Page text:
COSUNA areas and regional terminology

Names for geologic units vary across Indiana. The Midwestern Basin and Arches Region COSUNA chart (Shaver, 1984) was developed to strategically document such variations in terminology. The geologic map (below left) is derived from this chart and provides an index to the five defined COSUNA regions in Indiana. The regions are generally based on regional bedrock outcrop patterns and major structural features in Indiana. (Click the maps below to view more detailed maps of COSUNA regions and major structural features in Indiana.)

Map showing the COSUNA areas (heavy black line) that approximate regional bedrock outcrop patterns and major structural features in Indiana, and the COSUNA numbers (large bold font) for these areas. The COSUNA boundaries are limited to state and county boundaries that facilitate coding.

COSUNA areas and numbers that approximate regional bedrock outcrop patterns and major structural features in Indiana.

Map showing major tectonic features that affect bedrock geology in Indiana.

Major tectonic features that affect bedrock geology in Indiana.

References:

Atherton, Elwood, Collinson, Charles, and Lineback, J. A., 1975, Mississippian System, in Willman, H. B., Atherton, Elwood, Buschbach, T. C., Collinson, Charles, Frye, J. C., Hopkins, M. E., Lineback, J. A., and Simon, J. A., Handbook of Illinois stratigraphy: Illinois State Geological Survey Bulletin 95, p. 123-163.

Carr, D. D., 1986, Bryantsville Breccia Bed, in Shaver, R. H., Ault, C. H., Burger, A. M., Carr, D. D., Droste, J. B., Eggert, D. L., Gray, H. H., Harper, Denver, Hasenmueller, N. R., Hasenmueller, W. A., Horowitz, A. S., Hutchison, H. C., Keith, B. D., Keller, S. J., Patton, J. B., Rexroad, C. B., and Wier, C. E., Compendium of Paleozoic rock-unit stratigraphy in Indiana–a revision: Indiana Geological Survey Bulletin 59, p. 23.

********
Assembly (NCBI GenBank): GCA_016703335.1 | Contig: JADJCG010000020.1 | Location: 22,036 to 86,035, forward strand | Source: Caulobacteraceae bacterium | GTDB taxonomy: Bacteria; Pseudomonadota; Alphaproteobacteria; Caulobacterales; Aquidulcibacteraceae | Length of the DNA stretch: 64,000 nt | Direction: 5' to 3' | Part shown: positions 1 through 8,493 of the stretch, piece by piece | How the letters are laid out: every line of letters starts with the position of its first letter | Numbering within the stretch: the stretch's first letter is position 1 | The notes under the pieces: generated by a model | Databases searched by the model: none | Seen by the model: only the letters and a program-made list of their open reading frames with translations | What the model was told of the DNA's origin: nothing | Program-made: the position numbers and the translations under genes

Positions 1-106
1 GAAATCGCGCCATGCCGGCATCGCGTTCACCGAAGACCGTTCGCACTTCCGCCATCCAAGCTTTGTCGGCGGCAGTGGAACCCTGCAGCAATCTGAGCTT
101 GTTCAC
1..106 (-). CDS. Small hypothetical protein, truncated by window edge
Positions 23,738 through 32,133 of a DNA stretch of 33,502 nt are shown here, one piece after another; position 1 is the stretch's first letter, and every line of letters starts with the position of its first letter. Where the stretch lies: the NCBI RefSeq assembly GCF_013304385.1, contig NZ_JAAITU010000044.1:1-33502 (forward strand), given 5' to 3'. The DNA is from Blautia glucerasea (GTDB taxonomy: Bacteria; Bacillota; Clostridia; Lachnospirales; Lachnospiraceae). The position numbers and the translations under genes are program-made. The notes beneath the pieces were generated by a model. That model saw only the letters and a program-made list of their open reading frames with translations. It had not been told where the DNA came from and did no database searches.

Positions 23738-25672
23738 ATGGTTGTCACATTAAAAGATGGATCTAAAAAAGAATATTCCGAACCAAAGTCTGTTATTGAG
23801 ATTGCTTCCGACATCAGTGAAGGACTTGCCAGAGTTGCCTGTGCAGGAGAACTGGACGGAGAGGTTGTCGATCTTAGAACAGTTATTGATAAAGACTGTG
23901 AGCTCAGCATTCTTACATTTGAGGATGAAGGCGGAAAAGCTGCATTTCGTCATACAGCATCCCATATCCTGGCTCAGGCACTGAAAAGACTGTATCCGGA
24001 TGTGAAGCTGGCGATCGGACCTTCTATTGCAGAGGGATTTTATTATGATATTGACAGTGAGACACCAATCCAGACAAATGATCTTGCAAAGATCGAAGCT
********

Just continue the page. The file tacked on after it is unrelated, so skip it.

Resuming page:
Droste, J. B., and Carpenter, G. L., 1990, Subsurface stratigraphy of the Blue River Group (Mississippian) in Indiana: Indiana Geological Survey Bulletin 62, 45 p.

Hansen, W. R., 1991, Suggestions to authors of the reports of the United States Geological Survey (7th ed.): Washington, D.C., U.S. Geological Survey, 289 p.

Malott, C. A., 1952, Stratigraphy of the Ste. Genevieve and Chester formations of southern Indiana: Ann Arbor, Michigan, Edwards Letter Shop, 105 p.

McFarlan, A. C., Nosow, Edmund, and Swann, D. H., 1955, Some old Chester problems–correlations of lower and middle Chester formations of western Kentucky: Kentucky Geological Survey, ser. 9, Bulletin 16, 37 p.

Patton, J. B., 1949, Crushed stone in Indiana: Indiana Division of Geology Report of Progress 3, 47 p.

Perry, T. G., and Smith, N. M., 1958, The Meramec-Chester and intra-Chester boundaries and associated strata in Indiana: Indiana Geological Survey Bulletin 12, 110 p.

Shaver, R. H., coordinator, 1984, Midwestern basin and arches region–correlation of stratigraphic units in North America (COSUNA): American Association of Petroleum Geologists Correlation Chart Series.

Swann, D. H., 1963, Classification of Genevievian and Chesterian (Late Mississippian) rocks of Illinois: Illinois State Geological Survey Report of Investigations 216, 91 p.



For additional information contact:

Nancy Hasenmueller (hasenmue@indiana.edu)
Date last revised: March 30, 2016

Generating Your PDF

Your session for the Indiana Geological and Water Survey will expire in 30 minutes. Please refresh your broswer or click here to restart your session timer.